Facebook, the popular social networking site, is gaining some serious "street" cred -- as in Wall Street.
The company has raised $500 million from investment bank Goldman Sachs and a Russian investor in a deal that values the company at $50 billion, according to a New York Times report. That means Facebook is now worth more than eBay, Yahoo and Time Warner.
Facebook makes money by selling ads and virtual games that require online participants to pay real money if they want to excel. An investment by Wall Street veteran Goldman Sachs means the company is more than fun and games for millions of so-called friends - it's big business.
Justin Urquhart Stewart, marketing director at Seven Investment Management in London calls Facebook's evolution "fascinating."
"The very fact you then get someone like Goldman Sachs taking interest in it, now you realized this has just moved from something that's interesting entertainment for the younger generation, into something that is a very serious business opportunity," said Stewart, in an interview with Marketplace's Scott Tong.
Often when a company attracts a sizable investment from an established investment bank it signals the likelihood that the company soon will go public. That's because as private companies such as Facebook get more public investors, the U.S. Securities and Exchange Commission requires certain financial disclosures.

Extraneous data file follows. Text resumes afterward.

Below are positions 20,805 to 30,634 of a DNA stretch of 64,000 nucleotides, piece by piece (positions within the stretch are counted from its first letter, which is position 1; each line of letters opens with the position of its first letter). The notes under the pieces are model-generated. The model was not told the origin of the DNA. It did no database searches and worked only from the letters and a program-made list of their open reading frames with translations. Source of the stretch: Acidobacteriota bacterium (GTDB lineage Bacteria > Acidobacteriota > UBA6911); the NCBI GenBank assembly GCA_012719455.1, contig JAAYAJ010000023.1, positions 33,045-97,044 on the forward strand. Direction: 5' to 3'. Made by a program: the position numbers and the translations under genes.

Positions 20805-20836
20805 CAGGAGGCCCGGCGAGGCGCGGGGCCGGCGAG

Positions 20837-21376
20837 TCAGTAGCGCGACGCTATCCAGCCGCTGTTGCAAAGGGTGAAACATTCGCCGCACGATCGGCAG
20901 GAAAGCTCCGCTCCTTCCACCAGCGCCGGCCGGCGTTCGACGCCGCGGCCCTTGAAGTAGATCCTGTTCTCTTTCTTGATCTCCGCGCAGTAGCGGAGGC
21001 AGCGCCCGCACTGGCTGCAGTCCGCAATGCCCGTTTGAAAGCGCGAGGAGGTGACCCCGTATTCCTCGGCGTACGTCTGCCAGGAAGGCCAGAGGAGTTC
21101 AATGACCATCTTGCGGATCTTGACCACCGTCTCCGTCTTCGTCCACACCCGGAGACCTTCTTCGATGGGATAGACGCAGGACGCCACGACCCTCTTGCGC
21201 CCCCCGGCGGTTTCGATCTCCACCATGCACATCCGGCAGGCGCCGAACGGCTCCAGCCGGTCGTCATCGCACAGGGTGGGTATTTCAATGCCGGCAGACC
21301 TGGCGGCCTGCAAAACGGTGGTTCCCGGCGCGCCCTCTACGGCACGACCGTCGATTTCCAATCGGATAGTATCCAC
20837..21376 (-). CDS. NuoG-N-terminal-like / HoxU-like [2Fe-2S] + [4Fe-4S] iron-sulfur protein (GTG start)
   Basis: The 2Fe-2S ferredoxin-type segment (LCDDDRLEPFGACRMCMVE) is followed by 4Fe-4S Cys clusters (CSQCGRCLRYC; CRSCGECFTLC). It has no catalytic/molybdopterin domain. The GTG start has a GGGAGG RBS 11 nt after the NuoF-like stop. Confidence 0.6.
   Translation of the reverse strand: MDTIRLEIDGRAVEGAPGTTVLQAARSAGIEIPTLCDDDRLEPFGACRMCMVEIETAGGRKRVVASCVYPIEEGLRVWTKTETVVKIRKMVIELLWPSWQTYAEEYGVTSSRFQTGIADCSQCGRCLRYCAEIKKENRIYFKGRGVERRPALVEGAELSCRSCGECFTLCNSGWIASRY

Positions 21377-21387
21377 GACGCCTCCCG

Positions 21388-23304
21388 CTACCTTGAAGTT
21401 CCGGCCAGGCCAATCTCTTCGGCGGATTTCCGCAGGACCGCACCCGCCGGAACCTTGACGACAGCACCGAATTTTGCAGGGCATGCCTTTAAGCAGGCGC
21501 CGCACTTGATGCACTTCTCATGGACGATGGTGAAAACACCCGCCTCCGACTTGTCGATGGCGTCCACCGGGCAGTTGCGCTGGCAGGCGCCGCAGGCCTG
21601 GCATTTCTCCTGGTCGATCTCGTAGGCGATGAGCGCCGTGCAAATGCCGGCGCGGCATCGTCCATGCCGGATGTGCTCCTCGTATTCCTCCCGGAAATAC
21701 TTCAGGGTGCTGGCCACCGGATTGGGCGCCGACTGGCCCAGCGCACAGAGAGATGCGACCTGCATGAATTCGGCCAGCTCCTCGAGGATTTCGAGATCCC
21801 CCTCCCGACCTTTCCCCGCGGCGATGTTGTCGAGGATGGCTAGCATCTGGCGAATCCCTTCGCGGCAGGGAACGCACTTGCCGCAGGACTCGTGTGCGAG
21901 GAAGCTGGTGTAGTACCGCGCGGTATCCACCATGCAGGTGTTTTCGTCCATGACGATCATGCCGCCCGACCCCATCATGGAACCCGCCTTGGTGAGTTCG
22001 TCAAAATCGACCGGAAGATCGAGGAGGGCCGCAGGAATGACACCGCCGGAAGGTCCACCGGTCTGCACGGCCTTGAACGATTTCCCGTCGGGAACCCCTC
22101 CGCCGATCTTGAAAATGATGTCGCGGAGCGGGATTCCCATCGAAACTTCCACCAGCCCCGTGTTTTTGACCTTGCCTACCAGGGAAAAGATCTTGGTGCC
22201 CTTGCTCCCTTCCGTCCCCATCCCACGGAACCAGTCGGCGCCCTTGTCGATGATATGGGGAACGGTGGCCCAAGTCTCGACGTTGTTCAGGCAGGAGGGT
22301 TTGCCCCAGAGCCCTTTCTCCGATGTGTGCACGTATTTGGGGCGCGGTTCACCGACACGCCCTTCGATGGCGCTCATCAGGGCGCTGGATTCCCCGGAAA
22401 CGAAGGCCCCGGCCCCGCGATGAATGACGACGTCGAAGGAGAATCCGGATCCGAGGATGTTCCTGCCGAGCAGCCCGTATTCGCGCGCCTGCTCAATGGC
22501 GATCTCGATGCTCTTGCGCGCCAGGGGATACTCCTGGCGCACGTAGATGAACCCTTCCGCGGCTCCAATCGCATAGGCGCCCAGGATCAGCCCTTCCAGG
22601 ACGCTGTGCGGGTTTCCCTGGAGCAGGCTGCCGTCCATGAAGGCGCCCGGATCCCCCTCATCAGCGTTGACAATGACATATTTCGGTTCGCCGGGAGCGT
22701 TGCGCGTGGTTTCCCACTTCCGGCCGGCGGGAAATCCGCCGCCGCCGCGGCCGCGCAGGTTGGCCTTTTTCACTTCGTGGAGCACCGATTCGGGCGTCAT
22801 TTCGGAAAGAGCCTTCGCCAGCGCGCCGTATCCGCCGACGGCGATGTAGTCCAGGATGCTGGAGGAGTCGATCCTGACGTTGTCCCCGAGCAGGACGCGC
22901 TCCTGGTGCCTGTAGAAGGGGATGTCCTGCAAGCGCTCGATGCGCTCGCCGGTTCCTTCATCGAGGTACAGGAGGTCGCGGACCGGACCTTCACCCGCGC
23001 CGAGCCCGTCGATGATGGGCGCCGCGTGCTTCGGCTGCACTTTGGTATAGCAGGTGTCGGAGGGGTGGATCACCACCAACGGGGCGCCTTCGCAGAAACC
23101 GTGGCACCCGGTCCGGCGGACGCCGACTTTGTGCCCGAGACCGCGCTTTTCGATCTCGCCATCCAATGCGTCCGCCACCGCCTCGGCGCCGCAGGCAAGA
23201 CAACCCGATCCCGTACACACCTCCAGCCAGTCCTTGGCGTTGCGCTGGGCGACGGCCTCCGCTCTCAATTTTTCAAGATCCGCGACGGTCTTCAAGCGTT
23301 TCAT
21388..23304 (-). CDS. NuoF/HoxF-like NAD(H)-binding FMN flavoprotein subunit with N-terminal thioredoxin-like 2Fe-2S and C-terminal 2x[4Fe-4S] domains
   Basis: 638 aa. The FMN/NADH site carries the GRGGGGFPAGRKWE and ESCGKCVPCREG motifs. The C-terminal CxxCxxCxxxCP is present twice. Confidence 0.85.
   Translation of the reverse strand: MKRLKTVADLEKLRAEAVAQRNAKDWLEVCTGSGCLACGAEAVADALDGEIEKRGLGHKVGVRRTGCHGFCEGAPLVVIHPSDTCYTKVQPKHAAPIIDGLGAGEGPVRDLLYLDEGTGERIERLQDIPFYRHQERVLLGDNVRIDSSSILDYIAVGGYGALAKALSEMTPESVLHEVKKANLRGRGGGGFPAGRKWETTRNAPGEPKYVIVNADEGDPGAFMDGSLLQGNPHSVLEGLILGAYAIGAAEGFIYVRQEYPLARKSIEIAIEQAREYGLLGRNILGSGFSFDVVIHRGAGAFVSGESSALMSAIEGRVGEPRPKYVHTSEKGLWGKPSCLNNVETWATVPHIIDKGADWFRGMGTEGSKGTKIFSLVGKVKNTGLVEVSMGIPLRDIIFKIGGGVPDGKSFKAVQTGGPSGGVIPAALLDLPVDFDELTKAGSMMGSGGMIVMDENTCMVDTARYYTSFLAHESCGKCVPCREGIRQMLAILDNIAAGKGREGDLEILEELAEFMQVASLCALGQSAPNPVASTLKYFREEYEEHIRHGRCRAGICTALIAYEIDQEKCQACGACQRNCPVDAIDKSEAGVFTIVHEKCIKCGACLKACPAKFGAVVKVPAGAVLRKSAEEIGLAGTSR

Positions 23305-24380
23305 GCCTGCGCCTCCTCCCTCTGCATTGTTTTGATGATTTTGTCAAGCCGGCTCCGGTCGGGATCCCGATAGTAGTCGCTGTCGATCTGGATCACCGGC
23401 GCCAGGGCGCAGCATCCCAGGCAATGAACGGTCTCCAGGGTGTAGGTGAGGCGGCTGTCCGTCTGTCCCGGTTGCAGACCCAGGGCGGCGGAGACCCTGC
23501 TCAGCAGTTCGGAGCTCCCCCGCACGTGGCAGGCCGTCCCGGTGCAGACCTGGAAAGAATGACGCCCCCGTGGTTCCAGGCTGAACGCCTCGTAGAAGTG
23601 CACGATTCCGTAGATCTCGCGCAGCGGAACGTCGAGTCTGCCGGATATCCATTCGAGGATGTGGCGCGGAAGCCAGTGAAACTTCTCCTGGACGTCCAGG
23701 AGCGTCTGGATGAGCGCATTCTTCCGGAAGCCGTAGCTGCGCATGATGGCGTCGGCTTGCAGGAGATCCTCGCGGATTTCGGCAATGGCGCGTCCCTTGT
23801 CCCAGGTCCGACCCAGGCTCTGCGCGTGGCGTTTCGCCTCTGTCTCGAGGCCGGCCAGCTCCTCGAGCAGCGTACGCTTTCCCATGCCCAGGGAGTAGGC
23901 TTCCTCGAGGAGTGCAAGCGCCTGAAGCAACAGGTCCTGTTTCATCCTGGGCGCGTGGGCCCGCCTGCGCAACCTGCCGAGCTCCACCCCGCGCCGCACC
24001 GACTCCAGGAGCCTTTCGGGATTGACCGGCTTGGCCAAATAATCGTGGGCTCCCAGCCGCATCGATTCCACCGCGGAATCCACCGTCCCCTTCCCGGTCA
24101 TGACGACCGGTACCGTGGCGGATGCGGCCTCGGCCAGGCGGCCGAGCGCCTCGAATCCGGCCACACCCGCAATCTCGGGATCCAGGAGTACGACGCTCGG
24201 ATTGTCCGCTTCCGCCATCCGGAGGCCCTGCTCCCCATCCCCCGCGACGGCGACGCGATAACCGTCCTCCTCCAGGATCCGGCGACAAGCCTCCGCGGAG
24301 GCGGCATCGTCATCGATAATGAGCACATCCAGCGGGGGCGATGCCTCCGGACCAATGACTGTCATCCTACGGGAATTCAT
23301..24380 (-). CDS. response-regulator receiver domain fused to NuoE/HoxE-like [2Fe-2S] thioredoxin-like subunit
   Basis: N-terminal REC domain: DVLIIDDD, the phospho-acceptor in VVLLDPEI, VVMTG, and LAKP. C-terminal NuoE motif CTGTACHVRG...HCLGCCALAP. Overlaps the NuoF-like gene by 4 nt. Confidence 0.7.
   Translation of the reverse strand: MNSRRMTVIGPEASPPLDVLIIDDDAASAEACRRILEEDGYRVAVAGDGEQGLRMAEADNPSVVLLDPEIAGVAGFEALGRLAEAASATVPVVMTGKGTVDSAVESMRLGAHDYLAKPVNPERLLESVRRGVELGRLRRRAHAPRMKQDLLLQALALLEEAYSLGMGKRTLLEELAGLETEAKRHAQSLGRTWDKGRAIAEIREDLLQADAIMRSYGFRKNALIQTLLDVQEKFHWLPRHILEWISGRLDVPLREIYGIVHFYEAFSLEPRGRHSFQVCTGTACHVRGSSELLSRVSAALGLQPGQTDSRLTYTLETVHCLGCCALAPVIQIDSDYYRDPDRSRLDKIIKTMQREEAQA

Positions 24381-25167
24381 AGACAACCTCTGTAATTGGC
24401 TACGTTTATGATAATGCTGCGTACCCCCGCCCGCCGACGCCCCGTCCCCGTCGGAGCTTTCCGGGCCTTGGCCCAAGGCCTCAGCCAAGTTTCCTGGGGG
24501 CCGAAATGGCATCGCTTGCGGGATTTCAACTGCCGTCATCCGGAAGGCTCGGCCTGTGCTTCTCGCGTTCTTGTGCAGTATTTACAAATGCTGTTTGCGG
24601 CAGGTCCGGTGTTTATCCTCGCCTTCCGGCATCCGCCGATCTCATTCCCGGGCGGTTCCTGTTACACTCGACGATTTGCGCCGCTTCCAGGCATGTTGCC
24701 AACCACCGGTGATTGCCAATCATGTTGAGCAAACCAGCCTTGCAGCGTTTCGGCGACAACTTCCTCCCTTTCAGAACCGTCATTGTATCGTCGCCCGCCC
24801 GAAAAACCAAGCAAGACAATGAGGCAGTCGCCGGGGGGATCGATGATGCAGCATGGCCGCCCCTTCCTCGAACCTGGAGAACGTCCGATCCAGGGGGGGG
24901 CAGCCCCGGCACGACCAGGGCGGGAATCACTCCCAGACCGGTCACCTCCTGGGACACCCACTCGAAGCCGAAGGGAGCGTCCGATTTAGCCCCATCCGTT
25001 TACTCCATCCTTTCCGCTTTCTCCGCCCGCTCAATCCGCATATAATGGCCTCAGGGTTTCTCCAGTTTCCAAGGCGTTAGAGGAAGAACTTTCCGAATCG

Financial results must be reported once a company has more than 500 shareholders. So the thinking is, once that information becomes public information, you may as well trade your shares on the public market.
But Facebook is wary of such a move.
"There's a certain irony that Facebook which is based on everyone telling everyone everything about themselves really, really, really wants to stay private," said Staci Kramer, editor of paidcontent.org. "They don't want to issue their results. They don't want to be responsible for the kinds of things that you have to do when you're a public company."
Facebook founder and CEO Mark Zuckerberg, once the less-than-public entrepreneur, has been pushed into the spotlight for debate about online privacy matters. Last year, a movie about Facebook, called The Social Network, debuted in theaters nationwide. Zuckerberg also earned Time Magazine's annual "Person of the Year" award.
Listen to Scott Tong's report on Goldman Sachs and Facebook.